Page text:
We may be a small team here at Briar Ridge, but we happen to think that we’re a pretty special one, so please allow us to introduce you to a very, very important member – our head winemaker, Alex Beckett.
Alex started in the wine industry in 2009 and joined Briar Ridge in 2016. And though he's a local Hunter boy, his path to becoming a winemaker wasn’t entirely cut and dry. “When I was finishing school, I thought I needed to take the serious approach, so I did my first degree in applied linguistics at Newcastle Uni," says Alex. "I think I got 12 months in, and while it was interesting and I certainly learnt a lot, I realised it was probably a little too dry for me."
At the same time, he had taken a part time job in the cellar door of Tyrell’s Wines through a connection from a friend, and was beginning to be exposed to the world of wine.
“I was talking to people all the time and realising how genuinely interested they were in wine. I thought it was rare to find that in most products, so I kind of fell in love with wine that way. And there’s a big difference between talking about the syntax of language and talking about how cool this wine is,” laughs Alex.
He continued working in various wineries around the Hunter while finishing his degree, dabbling in all aspects including vineyard work, which he found just as interesting as talking to customers. His mind was soon set on a career, though funnily enough for a boy from the Hunter, it wasn’t something he'd really considered previously, perhaps because wine wasn’t a presence at all growing up.
“My parents actually don’t really drink,” Alex explains. “So there was never wine on the table at home. But even so, being born in the Hunter, vineyards and mines are what we know – and at the time, the appeal of getting to work out here in this beautiful part of the world was certainly part of what drew me further towards it. I had no idea where it was going to lead though!”
Alex went on to complete a degree in Viticulture and Wine Science at the University of Adelaide, during which time he was awarded the prestigious Sydney Royal Wine Scholarship, and came to Briar Ridge for his vintage placement in 2016. “I loved being here, and I loved the experience. I fit in with the crew too, so when I was offered a position after finishing uni, I jumped at the chance.”
He wasn’t too tempted to take his talents elsewhere in Australia either. “I love the Hunter," he says, "because in terms of Australian wine regions, we can claim two of the most unique wine styles in the world – Hunter Valley shiraz and semillon. The expression of these is tantamount to the best wines coming out of the country and I was really keen to get involved in that."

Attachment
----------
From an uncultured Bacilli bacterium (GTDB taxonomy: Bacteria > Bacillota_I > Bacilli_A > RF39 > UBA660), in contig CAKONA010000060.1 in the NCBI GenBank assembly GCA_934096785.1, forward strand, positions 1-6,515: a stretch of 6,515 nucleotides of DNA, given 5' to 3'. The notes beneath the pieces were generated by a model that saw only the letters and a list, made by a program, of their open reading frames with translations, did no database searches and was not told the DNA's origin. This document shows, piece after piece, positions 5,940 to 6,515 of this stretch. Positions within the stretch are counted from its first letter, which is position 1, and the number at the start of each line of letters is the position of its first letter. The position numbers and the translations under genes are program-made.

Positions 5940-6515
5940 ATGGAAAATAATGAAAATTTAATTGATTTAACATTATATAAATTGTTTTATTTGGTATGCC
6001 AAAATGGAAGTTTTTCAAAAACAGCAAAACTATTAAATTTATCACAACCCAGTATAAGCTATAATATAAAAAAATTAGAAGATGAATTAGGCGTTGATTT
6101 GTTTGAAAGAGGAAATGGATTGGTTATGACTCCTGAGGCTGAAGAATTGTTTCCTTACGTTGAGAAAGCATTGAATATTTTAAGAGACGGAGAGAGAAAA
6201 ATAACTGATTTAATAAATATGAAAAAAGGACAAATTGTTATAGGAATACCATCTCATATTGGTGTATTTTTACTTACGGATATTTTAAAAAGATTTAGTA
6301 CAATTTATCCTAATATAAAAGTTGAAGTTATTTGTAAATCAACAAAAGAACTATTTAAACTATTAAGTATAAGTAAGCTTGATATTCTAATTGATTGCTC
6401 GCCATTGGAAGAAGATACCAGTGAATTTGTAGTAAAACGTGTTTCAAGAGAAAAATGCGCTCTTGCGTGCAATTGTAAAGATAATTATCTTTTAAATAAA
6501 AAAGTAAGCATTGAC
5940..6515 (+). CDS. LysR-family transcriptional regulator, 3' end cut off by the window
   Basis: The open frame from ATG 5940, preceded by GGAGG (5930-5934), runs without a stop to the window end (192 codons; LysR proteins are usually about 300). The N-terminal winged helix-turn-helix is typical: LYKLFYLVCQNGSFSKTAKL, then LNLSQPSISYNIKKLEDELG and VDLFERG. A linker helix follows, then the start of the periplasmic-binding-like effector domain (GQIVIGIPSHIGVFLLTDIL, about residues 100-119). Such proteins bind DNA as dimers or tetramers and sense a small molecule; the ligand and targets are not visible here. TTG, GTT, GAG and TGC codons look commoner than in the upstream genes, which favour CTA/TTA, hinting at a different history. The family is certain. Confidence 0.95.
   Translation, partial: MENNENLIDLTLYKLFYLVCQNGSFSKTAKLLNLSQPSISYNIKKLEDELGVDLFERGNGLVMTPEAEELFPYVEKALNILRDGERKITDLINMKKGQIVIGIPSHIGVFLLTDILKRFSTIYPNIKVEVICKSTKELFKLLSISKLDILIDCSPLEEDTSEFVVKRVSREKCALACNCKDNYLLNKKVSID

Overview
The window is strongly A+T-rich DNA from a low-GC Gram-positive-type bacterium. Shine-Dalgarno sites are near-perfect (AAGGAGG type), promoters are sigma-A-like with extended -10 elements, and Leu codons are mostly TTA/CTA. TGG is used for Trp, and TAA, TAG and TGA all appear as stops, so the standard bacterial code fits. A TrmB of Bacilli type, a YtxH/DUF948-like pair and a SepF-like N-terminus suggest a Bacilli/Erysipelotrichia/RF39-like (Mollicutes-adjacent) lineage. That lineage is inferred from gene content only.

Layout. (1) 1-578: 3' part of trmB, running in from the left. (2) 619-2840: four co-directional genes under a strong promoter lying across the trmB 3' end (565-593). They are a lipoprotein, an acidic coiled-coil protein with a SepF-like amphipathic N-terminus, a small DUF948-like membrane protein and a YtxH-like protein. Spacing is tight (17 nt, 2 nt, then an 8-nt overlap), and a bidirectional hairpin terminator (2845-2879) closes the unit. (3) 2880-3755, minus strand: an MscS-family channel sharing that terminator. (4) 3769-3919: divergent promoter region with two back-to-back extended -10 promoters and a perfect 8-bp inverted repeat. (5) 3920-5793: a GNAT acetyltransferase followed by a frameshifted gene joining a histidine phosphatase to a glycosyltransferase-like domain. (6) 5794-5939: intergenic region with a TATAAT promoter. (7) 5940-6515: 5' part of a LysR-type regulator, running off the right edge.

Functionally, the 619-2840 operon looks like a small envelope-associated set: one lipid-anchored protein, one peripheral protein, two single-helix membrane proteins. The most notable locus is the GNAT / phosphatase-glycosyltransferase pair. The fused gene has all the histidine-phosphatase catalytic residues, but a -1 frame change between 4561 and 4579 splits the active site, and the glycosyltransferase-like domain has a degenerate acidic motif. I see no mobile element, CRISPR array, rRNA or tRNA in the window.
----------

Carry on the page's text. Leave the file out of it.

It helps that Briar Ridge is a particularly unique site within the Hunter Valley. "Because Mount View is at a higher elevation, you get wine styles that have a freshness and a floral capacity that you don't tend to see so much in the lower flats," says Alex.
There is, he says, a little bit of magic in the air, as well as a real challenge. "Technically, from a viticulture standpoint, we shouldn’t be growing grapes here. We’re a subtropical maritime environment, we get lots of disease pressure, ripeness is hard to achieve some years, and some years it’s too quick – it just shouldn’t be possible. So having specific wine styles that can defy those odds is what's so exciting about the Hunter Valley. When you can get something into the bottle that tastes like the site, and you can see the potential of that to evolve over time, I mean, I just don’t think there’s anything better than that.”
It's been five years since Alex took over winemaking duties at Briar Ridge, and when asked what he is most proud of so far, Alex says that it's a tough one.
“Winning awards and having our wines recognized is always nice, but it’s probably the little things that we do here in the winery to elevate our craft that other people might not even realise. For example, changing from commercial yeast strains in our semillons to using ambient yeast [the yeast that is present on the grapes when they’re grown] so you get just that little bit more complexity and a more intrinsic feel for the vineyard site. I think that’s really cool, and I’m also fairly proud to see the development of style that we’ve had here over the last five years. It’s always interesting tasting wines and being able to go ‘Oh I really like that one,' or 'That one didn’t go so well, but then we changed this and it got better.’ I think that’s probably what I like the most.”
Between work and helping out at the small bar his partner owns, Alex doesn’t have a lot of spare time. He winds down by lifting weights (he swears it’s a big endorphin release) and reading. He’s also currently trying to learn Cantonese, with the help of his partner who is from Malaysia and has Cantonese origin. They eat a lot of Asian food at home, with his favourite of which are dumplings and wontons.
He says, "Yum cha with a good bottle of off-dry riesling is a real game-changer on a Sunday," and since he hasn’t steered us wrong yet, we’re off to put this one on our perfect pairs list!